Why should we even wrap the strategic plan in a Continuity Plan? The answer is the future. To take Continuity Planning to the future it will need to grow. That growth will be in two ways if we work on Strategic Continuity Planning.
The first way we grow is in taking Continuity Planning to a higher level. When we were working at the disaster recovery level, we took on a department and a task. With our passing to business resumption and business continuity planning, we looked at many tasks and departments. We planned for the worst and hoped for the best.
With strategic continuity planning, we would be looking at strengths and weaknesses, opportunities and threats. We can still plan for the worst, but we can see the best. We will be looking at the future.
The second way we grow is exposure. A Business Continuity Plan still does not ensure that the right people will recognize its importance and contribution. The strategic plan is in the executive realm. The level is at least VP/ CIO. Exposure at this level with the ability to trickle down to our present detail will help in our search for a sponsor.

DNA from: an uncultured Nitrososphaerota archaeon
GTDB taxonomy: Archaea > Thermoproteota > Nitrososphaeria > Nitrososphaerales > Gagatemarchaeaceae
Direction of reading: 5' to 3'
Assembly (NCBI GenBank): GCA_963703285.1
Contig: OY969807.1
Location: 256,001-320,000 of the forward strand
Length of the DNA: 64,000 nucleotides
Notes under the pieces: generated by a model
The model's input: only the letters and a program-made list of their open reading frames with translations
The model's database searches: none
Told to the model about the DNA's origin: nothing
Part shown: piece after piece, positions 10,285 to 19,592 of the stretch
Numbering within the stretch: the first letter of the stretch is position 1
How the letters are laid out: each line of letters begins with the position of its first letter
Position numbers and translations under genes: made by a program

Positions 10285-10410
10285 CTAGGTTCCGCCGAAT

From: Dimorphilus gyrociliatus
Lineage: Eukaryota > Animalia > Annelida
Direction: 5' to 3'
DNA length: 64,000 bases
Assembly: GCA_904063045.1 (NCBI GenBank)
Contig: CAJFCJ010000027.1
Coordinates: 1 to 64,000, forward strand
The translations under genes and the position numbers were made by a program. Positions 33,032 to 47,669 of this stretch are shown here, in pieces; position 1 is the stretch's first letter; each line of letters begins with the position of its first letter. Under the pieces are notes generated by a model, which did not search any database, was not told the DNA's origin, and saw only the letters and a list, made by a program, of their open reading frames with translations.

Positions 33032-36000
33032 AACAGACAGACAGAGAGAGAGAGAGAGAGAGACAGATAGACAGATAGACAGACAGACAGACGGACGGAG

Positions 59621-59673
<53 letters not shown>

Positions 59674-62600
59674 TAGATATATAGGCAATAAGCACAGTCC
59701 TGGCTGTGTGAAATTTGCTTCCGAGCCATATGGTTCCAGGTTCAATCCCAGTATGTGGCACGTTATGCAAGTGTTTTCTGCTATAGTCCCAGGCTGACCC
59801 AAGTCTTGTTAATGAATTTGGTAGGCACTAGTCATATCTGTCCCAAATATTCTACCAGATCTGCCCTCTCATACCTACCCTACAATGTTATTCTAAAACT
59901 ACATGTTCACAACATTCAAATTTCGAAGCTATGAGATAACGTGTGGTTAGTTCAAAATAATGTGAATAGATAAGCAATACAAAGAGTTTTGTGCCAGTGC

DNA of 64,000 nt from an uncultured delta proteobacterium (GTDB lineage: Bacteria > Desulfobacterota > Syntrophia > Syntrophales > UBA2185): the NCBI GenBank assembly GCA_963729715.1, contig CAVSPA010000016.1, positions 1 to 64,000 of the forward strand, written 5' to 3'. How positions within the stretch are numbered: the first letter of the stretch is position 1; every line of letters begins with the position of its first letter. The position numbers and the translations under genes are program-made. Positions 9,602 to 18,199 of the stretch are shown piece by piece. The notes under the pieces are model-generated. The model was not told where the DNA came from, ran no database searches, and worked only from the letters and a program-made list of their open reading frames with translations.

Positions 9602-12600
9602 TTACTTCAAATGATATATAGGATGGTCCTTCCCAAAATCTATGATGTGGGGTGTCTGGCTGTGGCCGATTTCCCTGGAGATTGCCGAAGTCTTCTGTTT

We have been searching for a sponsor since our change from disaster recovery to continuity planning. We have wanted to raise our profession to the next level. We need to look at the future.
All of these searches, wants, and needs are covered by Strategic Continuity Planning. The sponsor would be upper management. It is their plan that we are protecting. The level would be strategic, not just business. It would be looking to the business' future as well as the present and past. The future, as well as the present, will be ours to protect and mitigate against risk.
We need to start now. The time is here for us to move into the spotlight. With Y2K, more companies are looking at long term continuity and the risks and threats that lie in the future. The future has always been in continuity planning. Now is the time to make the strategic future a partner of ours. That is where we belong and Strategic Continuity Planning puts us there.
Marc Reich is CBCP, CDP is a Disaster Recovery consultant for Inteliant Corporation. He has worked on disaster recovery planning in government, industry and small business for many years. His background includes over 20 years in data processing with 10 years in consulting.